11. EBAC-DCC Analysis of World Data of pi N, gamma N, and N(e,e') Reactions

    SciTech Connect

    Hiroyuki Kamano,Tsung-Shung Lee

    2012-04-01

    The development, results, and prospect of the Dynamical Coupled-Channels analysis at Excited Baryon Analysis Center (EBAC-DCC) are reported. In this contribution, we report on the development, results, and prospect of EBAC. The EBAC project has three components, as illustrated in Fig. 1. The first task is to perform a dynamical coupled-channels analysis of the world data of {pi}N, {gamma}*N {yields} {pi}N, {eta}N, {pi}{pi}N, K{Lambda}, K{Sigma}, {omega}N, {hor_ellipsis} to determine the meson-baryon partial-wave amplitudes. The second step is to develop a procedure to extract the N* parameters from the determined partial-wave amplitudes. The third step is to investigate the interpretations of the extracted N* properties in terms of the available hadron models and Lattice QCD.

  12. Overexpression of the 14-3-3gamma protein in embryonic mice results in neuronal migration delay in the developing cerebral cortex.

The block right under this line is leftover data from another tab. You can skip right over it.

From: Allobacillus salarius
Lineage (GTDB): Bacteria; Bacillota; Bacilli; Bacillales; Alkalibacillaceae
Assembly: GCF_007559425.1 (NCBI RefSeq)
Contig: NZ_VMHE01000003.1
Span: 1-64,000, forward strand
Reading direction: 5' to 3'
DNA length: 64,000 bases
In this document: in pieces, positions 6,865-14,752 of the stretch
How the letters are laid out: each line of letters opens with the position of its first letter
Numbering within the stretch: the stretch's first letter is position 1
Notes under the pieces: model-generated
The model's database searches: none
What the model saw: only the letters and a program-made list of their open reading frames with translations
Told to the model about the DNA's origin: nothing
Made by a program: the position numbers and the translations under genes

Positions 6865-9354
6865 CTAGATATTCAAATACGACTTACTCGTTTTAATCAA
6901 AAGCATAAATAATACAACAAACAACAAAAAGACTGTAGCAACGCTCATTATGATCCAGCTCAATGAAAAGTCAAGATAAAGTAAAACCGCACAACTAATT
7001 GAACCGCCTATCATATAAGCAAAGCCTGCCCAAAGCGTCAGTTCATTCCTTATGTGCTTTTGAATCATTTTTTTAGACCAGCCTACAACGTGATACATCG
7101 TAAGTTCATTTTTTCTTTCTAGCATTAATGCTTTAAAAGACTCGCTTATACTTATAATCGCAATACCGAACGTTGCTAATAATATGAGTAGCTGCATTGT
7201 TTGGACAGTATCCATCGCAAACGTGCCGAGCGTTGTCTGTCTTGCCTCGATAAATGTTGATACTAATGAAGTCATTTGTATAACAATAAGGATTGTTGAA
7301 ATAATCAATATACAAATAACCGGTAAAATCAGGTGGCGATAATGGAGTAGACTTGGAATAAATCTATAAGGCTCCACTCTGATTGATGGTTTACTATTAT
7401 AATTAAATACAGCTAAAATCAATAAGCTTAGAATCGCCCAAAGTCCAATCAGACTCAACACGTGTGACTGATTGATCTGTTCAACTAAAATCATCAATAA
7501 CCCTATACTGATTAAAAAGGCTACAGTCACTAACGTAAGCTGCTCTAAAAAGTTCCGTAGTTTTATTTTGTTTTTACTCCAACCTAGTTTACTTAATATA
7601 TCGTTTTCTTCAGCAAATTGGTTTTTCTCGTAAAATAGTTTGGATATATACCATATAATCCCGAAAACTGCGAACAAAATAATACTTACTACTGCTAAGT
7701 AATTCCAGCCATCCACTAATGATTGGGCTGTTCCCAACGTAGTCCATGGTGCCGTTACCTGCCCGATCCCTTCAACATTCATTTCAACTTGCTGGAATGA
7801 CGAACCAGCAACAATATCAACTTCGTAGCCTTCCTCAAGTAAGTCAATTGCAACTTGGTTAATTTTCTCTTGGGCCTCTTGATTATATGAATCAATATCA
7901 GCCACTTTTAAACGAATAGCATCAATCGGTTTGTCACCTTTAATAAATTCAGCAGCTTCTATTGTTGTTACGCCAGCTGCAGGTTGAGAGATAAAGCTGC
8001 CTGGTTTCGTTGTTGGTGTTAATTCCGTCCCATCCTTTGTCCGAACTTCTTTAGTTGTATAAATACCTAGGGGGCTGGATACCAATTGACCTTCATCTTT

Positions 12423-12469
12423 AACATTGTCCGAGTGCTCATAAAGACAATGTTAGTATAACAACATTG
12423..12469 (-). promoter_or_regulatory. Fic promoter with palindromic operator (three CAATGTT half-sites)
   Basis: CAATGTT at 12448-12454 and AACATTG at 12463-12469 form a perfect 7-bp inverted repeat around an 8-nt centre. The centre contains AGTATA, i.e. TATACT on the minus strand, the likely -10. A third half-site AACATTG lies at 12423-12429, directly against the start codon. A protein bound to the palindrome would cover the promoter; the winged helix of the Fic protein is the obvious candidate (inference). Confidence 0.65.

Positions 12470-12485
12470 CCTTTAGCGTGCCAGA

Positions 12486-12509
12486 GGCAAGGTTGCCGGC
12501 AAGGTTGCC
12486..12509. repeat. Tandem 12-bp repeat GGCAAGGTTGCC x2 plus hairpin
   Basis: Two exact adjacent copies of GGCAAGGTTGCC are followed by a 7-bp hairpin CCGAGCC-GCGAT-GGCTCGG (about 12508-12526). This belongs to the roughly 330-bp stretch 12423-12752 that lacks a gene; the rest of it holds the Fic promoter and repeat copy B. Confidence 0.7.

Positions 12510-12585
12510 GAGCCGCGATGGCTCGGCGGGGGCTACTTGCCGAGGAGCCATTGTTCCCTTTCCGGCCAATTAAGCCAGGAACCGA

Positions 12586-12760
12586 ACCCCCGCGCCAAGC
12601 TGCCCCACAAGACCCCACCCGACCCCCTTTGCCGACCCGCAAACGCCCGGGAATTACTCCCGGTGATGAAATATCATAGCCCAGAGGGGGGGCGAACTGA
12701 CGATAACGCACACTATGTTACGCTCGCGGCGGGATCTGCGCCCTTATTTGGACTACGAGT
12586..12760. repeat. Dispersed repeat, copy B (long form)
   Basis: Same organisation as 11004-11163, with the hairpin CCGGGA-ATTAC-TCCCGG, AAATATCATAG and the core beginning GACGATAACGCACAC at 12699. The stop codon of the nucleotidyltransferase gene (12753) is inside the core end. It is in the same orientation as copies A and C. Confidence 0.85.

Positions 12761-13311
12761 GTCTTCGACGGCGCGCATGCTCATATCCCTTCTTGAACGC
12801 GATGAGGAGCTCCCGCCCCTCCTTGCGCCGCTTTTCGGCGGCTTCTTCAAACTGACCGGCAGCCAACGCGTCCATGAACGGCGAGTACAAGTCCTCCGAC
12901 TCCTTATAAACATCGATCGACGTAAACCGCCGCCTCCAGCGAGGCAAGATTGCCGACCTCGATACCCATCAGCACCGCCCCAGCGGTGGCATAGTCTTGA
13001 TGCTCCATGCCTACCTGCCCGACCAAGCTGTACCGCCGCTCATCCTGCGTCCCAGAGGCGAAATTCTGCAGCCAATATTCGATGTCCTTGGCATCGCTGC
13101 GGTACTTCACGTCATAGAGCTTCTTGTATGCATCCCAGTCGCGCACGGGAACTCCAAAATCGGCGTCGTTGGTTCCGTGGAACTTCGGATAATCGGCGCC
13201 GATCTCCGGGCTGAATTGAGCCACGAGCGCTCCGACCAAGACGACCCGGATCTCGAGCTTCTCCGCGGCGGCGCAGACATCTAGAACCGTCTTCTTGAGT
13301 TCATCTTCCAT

PubMed

    Cornell, Brett; Wachi, Tomoka; Zhukarev, Vladimir; Toyo-Oka, Kazuhito

    2016-08-15

    The 14-3-3 protein family is a group of multifunctional proteins that are highly expressed in the brain; however, their functions in brain development are largely unknown. Williams Syndrome is a neurodevelopmental disorder caused by a deletion in the 7q11.23 chromosome locus, including the gene encoding 14-3-3gamma, resulting in developmental delay, intellectual disabilities and epilepsy. We have previously shown that knocking down the 14-3-3gamma protein in utero in mice results in delays in neuronal migration of pyramidal neurons in the cortex. Importantly, there is a reciprocal duplication syndrome to Williams Syndrome where the 7q11.23 locus is duplicated, resulting in epilepsy and intellectual disabilities. Thus, the deletion or the duplication of the 7q11.23 chromosome locus results in epilepsy. Taken together with the fact that defects in neuronal migration are one of main causes for epilepsy, we analyzed if the overexpression of 14-3-3gamma causes neuronal migration defects. In this work, we found that the overexpression of 14-3-3gamma in utero in the developing mouse cortex results in delays in pyramidal neuron migration, similar to what was previously observed when 14-3-3gamma was knocked down. These results, in conjunction with our previous research, indicate that a balance of 14-3-3gamma expression is required during cortical development to prevent delays in neuronal migration. This work provides clear evidence as to the involvement of 14-3-3gamma in neurodevelopmental disorders and how a disruption in 14-3-3gamma expression may contribute to the neurodevelopmental disorders that manifest when the 7q11.23 locus is altered. PMID:27288018